Indeed, on April 1, photos of Erdogan wearing a camouflage uniform flanked by several celebrities reached the public. Soon videos and detailed reports of the visit surfaced. All the artists present were trying to impress the president and his ministers rather than to entertain the soldiers. Tatlises performed a military cadence with new lyrics, telling the soldiers, "If you find Afrin unpleasant go for a ride to Manbij."

The majority of the Turkish public was not pleased to see such a happy crowd singing and rejoicing at a time of mourning and war. Main opposition party leader Kemal Kilicdaroglu did not mince words at the April 3 parliamentary meeting. “If there is a death in our apartment, we respect the family and [don't] even turn on the TV. In Afrin, we lost 52 soldiers. This is not a time to be singing,” he said. Although the pro-AKP media did not publish Kilicdaroglu’s criticism, Erdogan has not been seen since in military gear.

Pro-Kurdish party members along with several social media users denounced the artists supporting and condoning the war. Tatlises faced further criticism following the announcement of his candidacy for parliament on the AKP ticket from Izmir — a western province — rather than his southeastern hometown. Social media users said that he has betrayed his Kurdish identity.

Tatlises' AKP support is not unique, as several other famous figures — from transsexual to Alevi — have rallied around Erdogan. In different conversations over the years, the AKP elites have been consistent in their argument that Erdogan needs "good" Kurds, moderate seculars or others whose identity is under scrutiny; those select few are then showcased as being accepted, as long as they cheer for Erdogan.

One of these celebrities is transgender singer Bulent Ersoy, also known as the Diva. She is a frequent guest at the presidential palace, particularly during Ramadan dinners. Yet the LGBT community has suffered under AKP rule.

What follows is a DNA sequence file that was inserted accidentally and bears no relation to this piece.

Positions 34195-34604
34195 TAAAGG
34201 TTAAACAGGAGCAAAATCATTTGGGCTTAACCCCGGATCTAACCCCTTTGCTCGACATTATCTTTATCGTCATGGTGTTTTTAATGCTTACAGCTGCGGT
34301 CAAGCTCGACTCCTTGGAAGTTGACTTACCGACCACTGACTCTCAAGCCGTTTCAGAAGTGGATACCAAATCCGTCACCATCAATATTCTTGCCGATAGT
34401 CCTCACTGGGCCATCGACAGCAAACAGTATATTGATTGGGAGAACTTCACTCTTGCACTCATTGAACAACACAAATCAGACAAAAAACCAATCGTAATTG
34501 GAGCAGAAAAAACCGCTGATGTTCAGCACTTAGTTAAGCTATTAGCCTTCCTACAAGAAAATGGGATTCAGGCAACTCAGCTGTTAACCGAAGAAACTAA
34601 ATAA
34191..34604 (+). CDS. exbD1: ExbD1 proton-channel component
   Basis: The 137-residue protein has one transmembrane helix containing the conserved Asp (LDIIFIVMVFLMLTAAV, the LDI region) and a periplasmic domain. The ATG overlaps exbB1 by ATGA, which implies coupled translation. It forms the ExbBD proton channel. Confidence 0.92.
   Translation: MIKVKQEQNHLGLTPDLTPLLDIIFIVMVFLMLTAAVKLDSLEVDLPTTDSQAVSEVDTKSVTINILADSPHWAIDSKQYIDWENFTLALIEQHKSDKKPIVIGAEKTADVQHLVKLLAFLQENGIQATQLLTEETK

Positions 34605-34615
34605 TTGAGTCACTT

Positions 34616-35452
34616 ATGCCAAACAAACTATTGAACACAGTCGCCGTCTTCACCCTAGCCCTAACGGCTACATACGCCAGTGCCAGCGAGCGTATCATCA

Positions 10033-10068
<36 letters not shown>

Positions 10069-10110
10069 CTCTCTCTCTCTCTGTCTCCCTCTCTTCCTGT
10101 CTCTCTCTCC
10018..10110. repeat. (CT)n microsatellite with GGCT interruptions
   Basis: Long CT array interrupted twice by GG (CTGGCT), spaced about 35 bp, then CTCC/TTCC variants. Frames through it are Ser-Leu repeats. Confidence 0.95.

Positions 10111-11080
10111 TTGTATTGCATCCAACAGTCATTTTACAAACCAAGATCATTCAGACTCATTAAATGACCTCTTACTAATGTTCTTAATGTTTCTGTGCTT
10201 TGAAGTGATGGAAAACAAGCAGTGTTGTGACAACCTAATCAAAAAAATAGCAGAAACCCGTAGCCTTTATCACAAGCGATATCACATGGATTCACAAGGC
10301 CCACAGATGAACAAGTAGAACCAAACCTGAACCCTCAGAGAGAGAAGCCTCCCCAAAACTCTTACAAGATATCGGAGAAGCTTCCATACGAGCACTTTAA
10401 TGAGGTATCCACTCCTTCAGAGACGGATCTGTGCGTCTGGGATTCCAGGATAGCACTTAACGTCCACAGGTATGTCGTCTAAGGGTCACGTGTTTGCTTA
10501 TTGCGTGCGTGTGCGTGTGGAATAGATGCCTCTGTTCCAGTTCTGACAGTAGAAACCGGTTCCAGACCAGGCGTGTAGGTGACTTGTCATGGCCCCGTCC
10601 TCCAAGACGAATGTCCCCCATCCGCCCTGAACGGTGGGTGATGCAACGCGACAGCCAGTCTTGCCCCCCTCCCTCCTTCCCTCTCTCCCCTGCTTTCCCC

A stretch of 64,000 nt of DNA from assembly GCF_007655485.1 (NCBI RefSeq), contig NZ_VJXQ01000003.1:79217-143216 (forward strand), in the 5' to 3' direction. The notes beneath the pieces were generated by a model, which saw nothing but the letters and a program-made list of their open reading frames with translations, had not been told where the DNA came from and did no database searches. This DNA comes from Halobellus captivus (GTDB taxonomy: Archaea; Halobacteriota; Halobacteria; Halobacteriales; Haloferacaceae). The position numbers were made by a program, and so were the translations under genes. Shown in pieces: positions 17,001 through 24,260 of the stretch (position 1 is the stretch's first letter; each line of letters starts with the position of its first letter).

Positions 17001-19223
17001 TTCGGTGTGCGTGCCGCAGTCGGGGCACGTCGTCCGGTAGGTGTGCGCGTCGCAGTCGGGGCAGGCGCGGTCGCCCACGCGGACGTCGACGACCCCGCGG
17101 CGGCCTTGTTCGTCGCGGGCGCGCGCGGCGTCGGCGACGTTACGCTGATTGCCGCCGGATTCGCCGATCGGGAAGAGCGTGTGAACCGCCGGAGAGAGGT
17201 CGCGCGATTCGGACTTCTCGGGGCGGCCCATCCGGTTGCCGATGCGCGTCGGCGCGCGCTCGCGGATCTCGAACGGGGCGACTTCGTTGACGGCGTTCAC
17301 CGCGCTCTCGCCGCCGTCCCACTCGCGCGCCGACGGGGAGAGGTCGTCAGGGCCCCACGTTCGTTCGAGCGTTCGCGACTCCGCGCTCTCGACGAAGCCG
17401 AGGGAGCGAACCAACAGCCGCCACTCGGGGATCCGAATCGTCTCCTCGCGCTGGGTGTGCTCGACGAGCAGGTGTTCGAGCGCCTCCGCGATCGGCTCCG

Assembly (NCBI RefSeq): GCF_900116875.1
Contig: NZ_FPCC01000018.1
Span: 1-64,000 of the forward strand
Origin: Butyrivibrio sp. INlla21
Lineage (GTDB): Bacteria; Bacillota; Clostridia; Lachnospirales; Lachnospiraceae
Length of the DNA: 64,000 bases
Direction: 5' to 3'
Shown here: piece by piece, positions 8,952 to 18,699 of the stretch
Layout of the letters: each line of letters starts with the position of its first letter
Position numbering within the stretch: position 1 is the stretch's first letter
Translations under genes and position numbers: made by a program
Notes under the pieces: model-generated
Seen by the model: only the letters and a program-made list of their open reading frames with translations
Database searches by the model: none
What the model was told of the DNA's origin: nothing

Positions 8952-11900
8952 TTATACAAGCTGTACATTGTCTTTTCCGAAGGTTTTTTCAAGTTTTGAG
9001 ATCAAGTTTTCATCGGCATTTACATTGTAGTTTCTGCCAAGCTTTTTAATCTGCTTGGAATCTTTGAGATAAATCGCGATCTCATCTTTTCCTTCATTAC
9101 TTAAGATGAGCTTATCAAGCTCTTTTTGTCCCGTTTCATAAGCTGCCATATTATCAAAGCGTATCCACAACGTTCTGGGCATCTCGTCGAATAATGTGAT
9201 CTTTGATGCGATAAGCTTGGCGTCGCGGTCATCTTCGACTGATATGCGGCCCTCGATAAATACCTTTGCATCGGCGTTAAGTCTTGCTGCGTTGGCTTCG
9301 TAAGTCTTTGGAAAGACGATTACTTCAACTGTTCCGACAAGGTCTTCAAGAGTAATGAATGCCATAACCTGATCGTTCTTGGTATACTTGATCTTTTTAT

Given that Tatlises and other celebrities enjoy lifestyles that are in conflict with the government’s ideology, how can they justify their eager display of support for Erdogan? Ayse Cavdar, a scholar of anthropology, told Al-Monitor, “Tatlises is the symbol of a rags to riches story who would do whatever it takes to become and remain successful. His life story, preferences, attitude and relationships with powerful figures have strong attributes to the shadowy side of Turkey. There is no principle that cannot be sacrificed. The golden rule is to win at any cost. All ways and means to victory is justified through one fact: He has started life at the bottom.”

She said, “Tatlises is a celebrity, people fear him, and they want to be close to him and associated with him. But one thing never happens: No one really respects him. Reputation is a commodity to be bought. Hence it is quite understandable that Tatlises can cheer for a government that has risen to power on the argument of being the underdog and the perpetual victim — but then destroys everything in its path.”

Cavdar added, “It is a fact that we fail to properly address the shadowy factions of Turkish society. Hence that's one of the reasons why we cannot properly explain how the AKP stayed in power for so long, while their biggest success is destruction of all aspects of life.”

Erdogan has managed to generate a controlled environment where only those who unconditionally support him appear by his side. Over time, this has created a circle of pro-AKP celebrities who enjoy a lavish lifestyle and lucrative deals sustained by their close affinity with political power.